One would think so, but it’s surprising how many writers are inveterate procrastinators. Every bit of advice about writing boils down to putting one’s behind in a chair and banging away at your word processor, be it a computer or an old fashioned pencil.

  • Serious writers write
  • Traditionally published authors work as hard at getting an agent as they do at writing books
  • Serious writers write
  •  Indie and traditionally published authors learn how to promote their own books with confidence
  • Serious writers write
  • Author platforms are crucial
  • Serious writers write 
  • Authors read nearly as much as they write 
  •  Serious writers write

And don’t depend on family to edit your work, unless that is their profession and they are generally heartless when it comes to reviewing your article, or essay, or book. My ever-patient husband has been my biggest supporter and kindest critic (as in being no critic at all). He is not my editor. According to him everything I write is “fine.” Yikes. The worst word on the planet for a writer. “Fine.” A writer wants to be “thought provoking,” “hilarious,” “a thorn in someone’s backside,” “extraordinary,” any and all of the superlatives you can imagine. “Fine,” I didn’t think, quite cut it. And then I looked at synonyms for fine:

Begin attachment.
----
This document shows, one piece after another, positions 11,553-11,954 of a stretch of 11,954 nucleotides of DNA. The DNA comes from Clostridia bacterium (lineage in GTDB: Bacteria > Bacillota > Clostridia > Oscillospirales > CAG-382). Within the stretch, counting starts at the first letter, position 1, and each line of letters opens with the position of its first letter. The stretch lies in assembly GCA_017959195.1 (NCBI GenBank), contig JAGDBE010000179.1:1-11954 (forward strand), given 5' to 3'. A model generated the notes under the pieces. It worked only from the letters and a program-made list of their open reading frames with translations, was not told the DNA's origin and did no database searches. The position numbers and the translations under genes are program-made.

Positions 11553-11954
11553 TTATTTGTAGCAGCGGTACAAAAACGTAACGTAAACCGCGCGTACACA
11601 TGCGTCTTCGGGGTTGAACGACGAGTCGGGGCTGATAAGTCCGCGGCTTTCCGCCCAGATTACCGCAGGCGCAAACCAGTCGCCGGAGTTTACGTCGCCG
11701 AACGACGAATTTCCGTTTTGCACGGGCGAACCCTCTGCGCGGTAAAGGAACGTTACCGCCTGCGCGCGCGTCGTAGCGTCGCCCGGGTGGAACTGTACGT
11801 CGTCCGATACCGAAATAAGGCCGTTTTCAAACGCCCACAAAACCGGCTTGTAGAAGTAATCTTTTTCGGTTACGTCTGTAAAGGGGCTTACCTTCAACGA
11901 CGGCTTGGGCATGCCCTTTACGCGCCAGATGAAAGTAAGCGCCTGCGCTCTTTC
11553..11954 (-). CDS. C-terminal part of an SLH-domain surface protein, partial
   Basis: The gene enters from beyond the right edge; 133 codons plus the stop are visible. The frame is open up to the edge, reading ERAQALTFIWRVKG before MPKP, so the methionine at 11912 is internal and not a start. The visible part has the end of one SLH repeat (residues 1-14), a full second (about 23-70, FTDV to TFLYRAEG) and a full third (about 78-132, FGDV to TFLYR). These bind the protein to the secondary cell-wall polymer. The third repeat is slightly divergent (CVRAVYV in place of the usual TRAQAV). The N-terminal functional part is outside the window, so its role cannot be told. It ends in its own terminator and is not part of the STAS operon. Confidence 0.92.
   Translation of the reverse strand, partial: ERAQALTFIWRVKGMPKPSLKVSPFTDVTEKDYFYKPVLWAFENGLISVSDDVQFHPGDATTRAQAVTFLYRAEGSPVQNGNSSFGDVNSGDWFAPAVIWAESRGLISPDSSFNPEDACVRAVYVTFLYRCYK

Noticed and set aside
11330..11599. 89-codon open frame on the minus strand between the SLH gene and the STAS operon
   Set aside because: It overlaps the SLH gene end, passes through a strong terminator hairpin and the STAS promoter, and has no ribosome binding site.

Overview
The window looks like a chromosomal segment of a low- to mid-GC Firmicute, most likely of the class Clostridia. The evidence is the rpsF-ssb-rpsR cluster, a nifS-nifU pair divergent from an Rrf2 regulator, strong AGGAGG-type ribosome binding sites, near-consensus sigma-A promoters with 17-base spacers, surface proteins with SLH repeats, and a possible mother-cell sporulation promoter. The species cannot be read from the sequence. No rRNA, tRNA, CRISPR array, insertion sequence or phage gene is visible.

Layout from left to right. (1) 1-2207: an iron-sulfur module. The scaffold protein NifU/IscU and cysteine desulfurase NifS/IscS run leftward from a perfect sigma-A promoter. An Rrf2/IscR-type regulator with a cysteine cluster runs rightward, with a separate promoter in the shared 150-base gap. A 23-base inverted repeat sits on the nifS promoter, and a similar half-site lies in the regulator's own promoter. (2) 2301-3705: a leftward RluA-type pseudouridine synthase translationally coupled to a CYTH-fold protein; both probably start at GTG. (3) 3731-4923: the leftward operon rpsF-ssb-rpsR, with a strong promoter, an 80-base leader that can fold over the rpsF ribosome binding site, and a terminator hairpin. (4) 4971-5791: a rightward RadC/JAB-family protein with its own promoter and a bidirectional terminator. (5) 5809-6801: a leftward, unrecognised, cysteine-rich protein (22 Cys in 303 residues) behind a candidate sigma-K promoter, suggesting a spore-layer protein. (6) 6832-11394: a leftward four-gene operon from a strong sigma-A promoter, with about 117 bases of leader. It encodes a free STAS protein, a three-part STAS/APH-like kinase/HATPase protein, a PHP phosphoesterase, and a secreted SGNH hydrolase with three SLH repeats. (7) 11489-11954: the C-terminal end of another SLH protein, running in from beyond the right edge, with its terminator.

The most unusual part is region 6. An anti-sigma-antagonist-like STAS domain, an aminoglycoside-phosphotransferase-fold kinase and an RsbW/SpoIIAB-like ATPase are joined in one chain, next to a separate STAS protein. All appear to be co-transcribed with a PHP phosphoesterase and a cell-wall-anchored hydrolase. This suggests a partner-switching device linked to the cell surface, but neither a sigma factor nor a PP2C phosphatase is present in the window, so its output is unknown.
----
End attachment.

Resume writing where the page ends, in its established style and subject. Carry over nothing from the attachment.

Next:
• excellent
  • first-class
  • great
  • outstanding
  • quality
  • superior
  • prime
  • supreme
  • wonderful

So I guess I’ll take “fine” from my husband, who really, when I think about it, is a discerning and highly intelligent man. He’s still not my editor.

Over the past several years I’ve had the opportunity to talk to writers of varying levels of success. These wonderful interactions have taught me a lot about what it means to be a writer.

Write tight. Whether you are writing an advertisement or penning the Great American Novel, less is more. Good writing is often a matter of making the most of a few well-chosen words.

Do your homework. (Research). Writers have an obligation to their readers to be credible. Works of fiction with shaky plots and weak characters turn readers off. Nonfiction books with incorrect information turn readers off. Period. End of story.